Campaign For Education: “25 Up!”

Sierra Leone Youth Awareness (SiLeYa) is calling on our newly elected President, Julius Maada Bio, along with the parliament of Sierra Leone, to commit to increasing overall education spending by 25% every fiscal year for the next five years, a total increase of 125% by the end of President Julius Maada Bio’s first term.

Given that in nearly every sector of education, spending has fallen by nearly half as a share of GDP, an ambitious program is necessary to build an educational ecosystem that meets the needs of all.

SiLeYa maintains the following principles and objectives that form the core of the “25 Up!” campaign:

  • Education, from primary school to university, is a basic democratic right and should be completely free
  • Education should teach literacy, numeracy, inclusion, democratic values, history, critical thinking, human rights and tolerance
  • Every school should be equipped with quality textbooks, technologies and writing materials
  • Children and young people cannot learn if they are ill or hungry; therefore, the 25% yearly increases in education spending are needed to pay for free school meals alongside onsite/visiting medical services at schools, and improved sanitation and clean drinking water at all schools
  • Shifting schools towards becoming multi-dynamic community centers where medical checkups, food and community needs can be provided; making schools accessible, central nexuses of support, especially in rural areas; implementing a robust green energy policy for schools, partnering with private and public sector stakeholders to bring in solar energy to power computers, lights, and WiFi; teaching apprenticeships in solar and wind energy at secondary and high schools; connecting remote and underprivileged areas to the Internet, providing every school with high-speed Internet access and quality computers by 2025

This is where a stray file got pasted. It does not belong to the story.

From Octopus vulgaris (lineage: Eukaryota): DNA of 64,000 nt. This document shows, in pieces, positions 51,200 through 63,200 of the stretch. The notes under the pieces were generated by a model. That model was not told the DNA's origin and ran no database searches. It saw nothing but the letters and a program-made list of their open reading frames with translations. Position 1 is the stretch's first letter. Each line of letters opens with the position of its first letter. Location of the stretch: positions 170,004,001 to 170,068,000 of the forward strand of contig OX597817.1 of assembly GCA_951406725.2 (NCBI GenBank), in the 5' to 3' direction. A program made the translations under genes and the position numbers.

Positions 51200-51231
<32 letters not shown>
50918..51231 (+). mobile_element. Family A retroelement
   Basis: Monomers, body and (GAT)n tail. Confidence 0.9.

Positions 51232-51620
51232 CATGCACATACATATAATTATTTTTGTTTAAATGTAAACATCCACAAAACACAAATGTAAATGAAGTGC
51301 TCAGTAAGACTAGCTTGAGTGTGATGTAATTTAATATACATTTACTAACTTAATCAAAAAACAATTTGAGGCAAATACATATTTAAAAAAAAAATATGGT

• No student’s education should depend on their parent’s ability to bribe a teacher, therefore these practices must be rooted out by increasing teachers’ salaries to a living wage, and encouraging Peoples’ Assemblies in every region to discuss local issues, including education
  • Setting up a Holistic Educational Council (HEC), composed of youth leaders, teachers, principles, community members, activists, members of government and civil society, with powers to enforce standards, independently audit schools and take surveys regarding needs in different regions of the nation
  • Institute and enforce rigorous teacher qualifications
  • Increase spending by 25% for each fiscal year for the next five years, making Sierra Leone’s education system a leader in holistic, multi-dynamic and inclusive democratic pedagogy


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Education Spending Facts

Education spending in Sierra Leone has dropped to an unacceptably low level. In one year alone, 2008, public expenditure on education, as a share of total government spending, fell by nearly 25%. This is why the “25 Up!” campaign is necessary to remedy the systemic under-spending, and to increase literacy, numeracy and higher education enrollment throughout our nation.

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In 2014, public expenditure on education for Sierra Leone was 15.1 %. Though Sierra Leone public expenditure on education fluctuated substantially in recent years, it tended to decrease through 2004 – 2014 period ending at 15.1 % in 2014. / Courtesy:

Furthermore, government disbursements for education have fallen to incredibly low levels as a share of gross domestic product (GDP, which is the sum of Sierra Leone’s entire national fiscal wealth). Yet more reason, as you can see from the graph below, for an ambitious spending project, a New Era for Sierra Leone!

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In 2014, public spending on education as a share of GDP for Sierra Leone was 2.7 %. Though Sierra Leone public spending on education as a share of GDP fluctuated substantially in recent years, it tended to decrease through 2004 – 2014 period ending at 2.7 % in 2014. / Courtesy: